Monday, 29 September 2008

Flea market Paris

For three preceding days, the excitement built as I made preparations to hit the Paris flea markets. I anxiously tried to recall my GCSE French so that I could understand basic numbers. Five years of French and all I had to show for it was an enthusiastic Bonjour, Merci and the requisite "C'est combien?" I mean really, that was almost it.

Still, I revised my numbers and practised the tone in which I could say "C'est trop cher" - even though I doubted my ability to haggle en Francais.

On the Friday, I went to the Marche aux Puces d'Aligre, a small outdoors market in the Bastille area which is open Tuesday - Sunday, and is part of a vibrant market selling lots of fresh produce. This market was just lots of cheap junk, with very few redeeming features - I hardly saw anything anyone would buy - even someone with completely different taste to me. But, I think this was my favourite market as there was the vain hope that somewhere, there might be a hidden bargain. This was the most like a car boot sale - just lots of tables with their wares displayed. And I quite liked this area of Paris - it's within walking distance of the Marais. I'd definitely go here again.

My view of the Marche aux Puces de Vanves is slightly skewed by the fact that I dragged myself out of bed at some ungodly hour (6.30am, that's 5.30am to the Brits) to go to this market. This market is frequented by dealers, so I followed Time Out's advice to get there early, although at 7.30am there were quite a few stalls who were just starting to set up. Apparently there are 350 stalls (to me, it seemed a lot less.) A lot of the stalls sold pictures, ceramics, glassware - but I didn't see anything I wanted to buy. All the guides I have read recommend this one as the best to find small items - but I didn't see a thing.

Finally, I joined the throngs of thousands and went to the Marche aux Puces de Clignancourt, where there are 2,500 stalls. Time Out recommends not getting there before 9am, but I think 11am is a more realistic time - I had to go for coffee as there really wasn't anything happening early on. Make sure you persevere with finding the right area - I almost went home as there were so many stalls selling cheap knock-offs and then the occasional antiques stall interspersed - but this wasn't the right part of the market. My favourite part of the market was the Paul Bert market - mostly expensive furniture with the occasional smaller item, and a great selection of lighting.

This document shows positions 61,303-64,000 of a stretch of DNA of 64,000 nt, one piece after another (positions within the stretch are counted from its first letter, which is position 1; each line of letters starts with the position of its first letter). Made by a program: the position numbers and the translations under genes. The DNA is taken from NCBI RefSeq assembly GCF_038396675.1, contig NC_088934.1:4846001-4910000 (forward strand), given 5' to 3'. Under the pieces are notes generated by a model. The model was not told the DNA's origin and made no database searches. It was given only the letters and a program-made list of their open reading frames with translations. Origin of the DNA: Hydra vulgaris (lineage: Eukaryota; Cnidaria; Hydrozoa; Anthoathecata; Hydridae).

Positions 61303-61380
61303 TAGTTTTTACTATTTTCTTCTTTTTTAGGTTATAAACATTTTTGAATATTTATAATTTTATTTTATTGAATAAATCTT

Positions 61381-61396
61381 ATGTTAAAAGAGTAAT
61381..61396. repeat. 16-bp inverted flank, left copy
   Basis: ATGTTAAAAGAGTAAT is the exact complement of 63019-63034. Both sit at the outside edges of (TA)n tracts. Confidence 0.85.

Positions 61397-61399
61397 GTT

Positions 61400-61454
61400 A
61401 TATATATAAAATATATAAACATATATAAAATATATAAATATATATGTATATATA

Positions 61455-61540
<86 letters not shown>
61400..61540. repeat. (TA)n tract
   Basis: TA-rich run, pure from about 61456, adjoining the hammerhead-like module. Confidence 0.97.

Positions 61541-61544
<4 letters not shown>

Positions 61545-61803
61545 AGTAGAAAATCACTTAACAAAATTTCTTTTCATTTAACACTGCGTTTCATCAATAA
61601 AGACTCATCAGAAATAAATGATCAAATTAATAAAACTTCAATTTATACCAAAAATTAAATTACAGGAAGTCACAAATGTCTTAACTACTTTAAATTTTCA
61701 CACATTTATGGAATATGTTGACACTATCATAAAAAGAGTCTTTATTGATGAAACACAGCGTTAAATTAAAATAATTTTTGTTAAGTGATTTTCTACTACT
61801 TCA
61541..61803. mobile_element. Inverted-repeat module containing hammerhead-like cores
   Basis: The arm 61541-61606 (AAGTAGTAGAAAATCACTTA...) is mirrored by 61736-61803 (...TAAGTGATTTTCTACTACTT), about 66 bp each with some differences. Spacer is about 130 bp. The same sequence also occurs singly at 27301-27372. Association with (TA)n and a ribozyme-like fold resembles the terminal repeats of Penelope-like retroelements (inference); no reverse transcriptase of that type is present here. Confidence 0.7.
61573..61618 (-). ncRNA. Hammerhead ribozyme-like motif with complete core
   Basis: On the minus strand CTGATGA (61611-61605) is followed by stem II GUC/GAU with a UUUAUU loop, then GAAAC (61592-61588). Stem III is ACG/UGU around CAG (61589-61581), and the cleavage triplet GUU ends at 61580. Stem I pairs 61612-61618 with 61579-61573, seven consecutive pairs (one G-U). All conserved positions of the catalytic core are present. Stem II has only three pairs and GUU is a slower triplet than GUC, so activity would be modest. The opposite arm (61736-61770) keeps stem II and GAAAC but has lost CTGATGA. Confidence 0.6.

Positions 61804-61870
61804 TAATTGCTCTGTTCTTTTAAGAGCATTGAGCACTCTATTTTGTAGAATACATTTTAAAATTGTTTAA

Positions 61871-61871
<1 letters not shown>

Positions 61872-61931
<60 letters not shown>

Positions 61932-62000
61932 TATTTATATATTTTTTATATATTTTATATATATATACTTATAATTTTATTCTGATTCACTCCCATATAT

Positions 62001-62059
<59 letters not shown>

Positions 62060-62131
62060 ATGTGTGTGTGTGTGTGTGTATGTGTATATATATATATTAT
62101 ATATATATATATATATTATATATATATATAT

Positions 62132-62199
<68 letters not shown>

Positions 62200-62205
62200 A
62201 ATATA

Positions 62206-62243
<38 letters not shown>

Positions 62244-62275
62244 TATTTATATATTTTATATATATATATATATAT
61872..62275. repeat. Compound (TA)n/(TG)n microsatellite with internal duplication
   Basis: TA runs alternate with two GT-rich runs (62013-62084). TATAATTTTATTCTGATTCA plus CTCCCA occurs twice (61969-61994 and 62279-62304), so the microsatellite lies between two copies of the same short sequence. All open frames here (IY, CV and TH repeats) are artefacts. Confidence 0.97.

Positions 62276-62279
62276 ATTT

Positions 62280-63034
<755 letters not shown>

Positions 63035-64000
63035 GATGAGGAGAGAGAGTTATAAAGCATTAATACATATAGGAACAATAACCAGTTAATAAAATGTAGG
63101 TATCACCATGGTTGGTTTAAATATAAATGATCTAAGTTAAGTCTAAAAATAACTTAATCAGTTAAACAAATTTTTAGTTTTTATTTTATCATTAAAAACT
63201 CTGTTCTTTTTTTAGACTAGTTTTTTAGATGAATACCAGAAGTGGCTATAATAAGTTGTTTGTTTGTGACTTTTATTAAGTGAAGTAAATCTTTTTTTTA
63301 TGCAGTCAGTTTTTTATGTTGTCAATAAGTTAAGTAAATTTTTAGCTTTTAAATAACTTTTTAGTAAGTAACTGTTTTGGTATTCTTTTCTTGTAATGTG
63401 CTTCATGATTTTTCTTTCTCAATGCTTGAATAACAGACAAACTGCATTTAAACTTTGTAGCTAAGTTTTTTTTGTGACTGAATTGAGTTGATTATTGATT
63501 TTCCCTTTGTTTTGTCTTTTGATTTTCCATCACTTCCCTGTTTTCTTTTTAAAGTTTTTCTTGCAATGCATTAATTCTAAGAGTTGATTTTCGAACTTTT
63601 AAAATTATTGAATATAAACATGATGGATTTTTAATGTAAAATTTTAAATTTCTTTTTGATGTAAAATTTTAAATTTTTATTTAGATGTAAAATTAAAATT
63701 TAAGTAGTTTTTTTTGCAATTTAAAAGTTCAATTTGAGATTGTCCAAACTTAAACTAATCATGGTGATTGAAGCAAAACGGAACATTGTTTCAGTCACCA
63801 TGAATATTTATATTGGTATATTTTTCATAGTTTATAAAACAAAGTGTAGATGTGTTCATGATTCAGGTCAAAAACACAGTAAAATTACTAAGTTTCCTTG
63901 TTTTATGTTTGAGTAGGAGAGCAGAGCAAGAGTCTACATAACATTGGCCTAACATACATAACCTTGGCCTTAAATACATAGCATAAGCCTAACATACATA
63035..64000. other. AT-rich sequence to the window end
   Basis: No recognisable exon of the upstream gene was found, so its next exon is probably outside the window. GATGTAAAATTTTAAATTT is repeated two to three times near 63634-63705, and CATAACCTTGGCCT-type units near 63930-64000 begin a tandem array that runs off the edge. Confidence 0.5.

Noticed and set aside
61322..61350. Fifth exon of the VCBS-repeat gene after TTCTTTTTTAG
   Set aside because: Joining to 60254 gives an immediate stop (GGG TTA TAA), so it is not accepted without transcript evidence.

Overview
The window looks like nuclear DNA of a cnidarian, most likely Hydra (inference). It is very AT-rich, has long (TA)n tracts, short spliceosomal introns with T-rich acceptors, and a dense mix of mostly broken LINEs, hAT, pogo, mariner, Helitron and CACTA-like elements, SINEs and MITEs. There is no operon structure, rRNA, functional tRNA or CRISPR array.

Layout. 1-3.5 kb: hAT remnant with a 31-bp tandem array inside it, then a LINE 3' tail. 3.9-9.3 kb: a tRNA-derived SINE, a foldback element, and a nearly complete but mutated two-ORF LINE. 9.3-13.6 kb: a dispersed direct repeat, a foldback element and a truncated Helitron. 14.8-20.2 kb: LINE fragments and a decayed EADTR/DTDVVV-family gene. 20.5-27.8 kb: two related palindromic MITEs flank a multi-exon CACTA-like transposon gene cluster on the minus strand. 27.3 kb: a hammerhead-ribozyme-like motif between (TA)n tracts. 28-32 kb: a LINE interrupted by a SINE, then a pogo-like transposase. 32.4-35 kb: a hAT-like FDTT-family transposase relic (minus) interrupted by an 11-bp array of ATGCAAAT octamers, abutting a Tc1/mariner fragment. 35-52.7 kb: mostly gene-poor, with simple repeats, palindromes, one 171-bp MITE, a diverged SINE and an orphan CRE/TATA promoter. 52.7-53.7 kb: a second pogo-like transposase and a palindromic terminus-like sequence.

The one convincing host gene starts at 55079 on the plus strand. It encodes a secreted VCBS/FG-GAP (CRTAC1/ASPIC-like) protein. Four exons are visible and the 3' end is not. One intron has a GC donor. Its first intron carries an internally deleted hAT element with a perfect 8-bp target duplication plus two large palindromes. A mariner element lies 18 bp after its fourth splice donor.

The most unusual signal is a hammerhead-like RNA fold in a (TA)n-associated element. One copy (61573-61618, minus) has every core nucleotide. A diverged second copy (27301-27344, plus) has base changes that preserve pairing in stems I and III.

This mirror, on the side, was the closest I got to making a purchase. Except there wasn't a stallholder in sight - I went back twice and there was still no-one there. It was a very sunny day!

At the Paul Bert market especially, a lot of the stalls were decorated really nicely, and simply, with colours I like to call Smithsonian chic.

My overriding opinion of the French flea markets is that they are expensive. Everything was at tourist prices and I really didn't see anything much that I wanted to buy. I was looking for paintings (I didn't see any unframed under 100 euros), vintage glassware, old tins, jewellery - it was quite disappointing. I bought 24 vintage watch faces, and that was it. It wasn't even as if I really saw anything I loved which was unaffordable - I just didn't see anything much I wanted.

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